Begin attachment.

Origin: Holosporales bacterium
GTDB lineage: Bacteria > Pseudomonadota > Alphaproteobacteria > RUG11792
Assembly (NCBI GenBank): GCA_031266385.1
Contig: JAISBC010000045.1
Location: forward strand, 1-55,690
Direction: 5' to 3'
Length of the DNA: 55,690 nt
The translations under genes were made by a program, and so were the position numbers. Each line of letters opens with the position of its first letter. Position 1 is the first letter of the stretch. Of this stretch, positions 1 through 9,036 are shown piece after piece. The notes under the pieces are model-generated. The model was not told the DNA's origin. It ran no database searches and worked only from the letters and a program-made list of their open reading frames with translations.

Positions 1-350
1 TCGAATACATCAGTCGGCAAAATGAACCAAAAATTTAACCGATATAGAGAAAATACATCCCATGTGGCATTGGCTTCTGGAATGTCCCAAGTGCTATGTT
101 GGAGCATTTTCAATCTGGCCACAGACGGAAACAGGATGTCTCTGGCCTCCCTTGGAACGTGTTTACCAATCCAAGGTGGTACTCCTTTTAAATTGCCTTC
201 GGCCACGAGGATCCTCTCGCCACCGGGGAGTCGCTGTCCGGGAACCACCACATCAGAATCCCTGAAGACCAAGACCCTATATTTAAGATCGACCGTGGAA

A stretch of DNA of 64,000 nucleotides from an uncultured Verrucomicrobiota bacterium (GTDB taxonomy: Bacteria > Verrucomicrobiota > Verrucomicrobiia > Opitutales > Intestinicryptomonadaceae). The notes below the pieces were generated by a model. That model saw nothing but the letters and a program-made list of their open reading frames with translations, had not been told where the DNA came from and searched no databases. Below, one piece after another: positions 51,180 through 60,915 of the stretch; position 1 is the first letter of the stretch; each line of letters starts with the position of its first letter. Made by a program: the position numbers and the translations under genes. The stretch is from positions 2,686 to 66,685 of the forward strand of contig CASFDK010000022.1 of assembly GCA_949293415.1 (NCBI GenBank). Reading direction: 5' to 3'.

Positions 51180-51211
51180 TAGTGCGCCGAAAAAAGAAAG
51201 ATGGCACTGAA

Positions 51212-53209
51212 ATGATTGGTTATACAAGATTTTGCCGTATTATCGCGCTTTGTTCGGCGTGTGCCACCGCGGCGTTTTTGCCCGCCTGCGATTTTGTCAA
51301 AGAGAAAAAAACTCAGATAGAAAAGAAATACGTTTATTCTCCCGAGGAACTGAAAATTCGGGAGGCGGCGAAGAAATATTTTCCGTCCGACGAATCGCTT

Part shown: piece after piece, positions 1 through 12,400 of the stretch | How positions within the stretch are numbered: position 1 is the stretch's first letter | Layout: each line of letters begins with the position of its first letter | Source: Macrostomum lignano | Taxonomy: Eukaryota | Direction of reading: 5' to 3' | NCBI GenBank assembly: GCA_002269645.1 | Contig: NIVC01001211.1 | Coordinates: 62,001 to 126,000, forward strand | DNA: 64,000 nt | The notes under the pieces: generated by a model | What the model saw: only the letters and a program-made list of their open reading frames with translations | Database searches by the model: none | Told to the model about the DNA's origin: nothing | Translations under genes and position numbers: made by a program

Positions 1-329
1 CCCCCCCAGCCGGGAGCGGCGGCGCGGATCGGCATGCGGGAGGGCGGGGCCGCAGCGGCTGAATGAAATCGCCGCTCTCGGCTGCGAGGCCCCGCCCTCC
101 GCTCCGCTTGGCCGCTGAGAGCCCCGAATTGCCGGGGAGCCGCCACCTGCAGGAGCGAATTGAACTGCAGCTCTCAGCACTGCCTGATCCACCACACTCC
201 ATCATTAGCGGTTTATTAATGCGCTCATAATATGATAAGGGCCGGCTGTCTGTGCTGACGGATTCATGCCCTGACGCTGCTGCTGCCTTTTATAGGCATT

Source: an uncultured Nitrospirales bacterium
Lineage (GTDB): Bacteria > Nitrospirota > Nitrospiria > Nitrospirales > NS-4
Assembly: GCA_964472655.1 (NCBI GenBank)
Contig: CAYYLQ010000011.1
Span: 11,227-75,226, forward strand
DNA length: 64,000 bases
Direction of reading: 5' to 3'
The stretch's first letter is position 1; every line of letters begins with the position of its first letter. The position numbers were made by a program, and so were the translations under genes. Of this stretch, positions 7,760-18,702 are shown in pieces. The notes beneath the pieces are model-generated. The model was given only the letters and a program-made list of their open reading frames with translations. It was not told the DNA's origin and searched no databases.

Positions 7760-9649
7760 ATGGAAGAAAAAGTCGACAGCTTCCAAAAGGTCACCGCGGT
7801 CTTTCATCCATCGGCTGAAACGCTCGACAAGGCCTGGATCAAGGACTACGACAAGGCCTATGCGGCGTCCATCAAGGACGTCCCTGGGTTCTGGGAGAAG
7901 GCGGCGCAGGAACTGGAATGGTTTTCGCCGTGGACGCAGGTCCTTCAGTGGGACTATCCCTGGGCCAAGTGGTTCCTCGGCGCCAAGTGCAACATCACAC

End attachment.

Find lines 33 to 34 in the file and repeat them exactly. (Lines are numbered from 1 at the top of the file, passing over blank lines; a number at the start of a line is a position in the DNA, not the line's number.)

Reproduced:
Positions 7760-9649
7760 ATGGAAGAAAAAGTCGACAGCTTCCAAAAGGTCACCGCGGT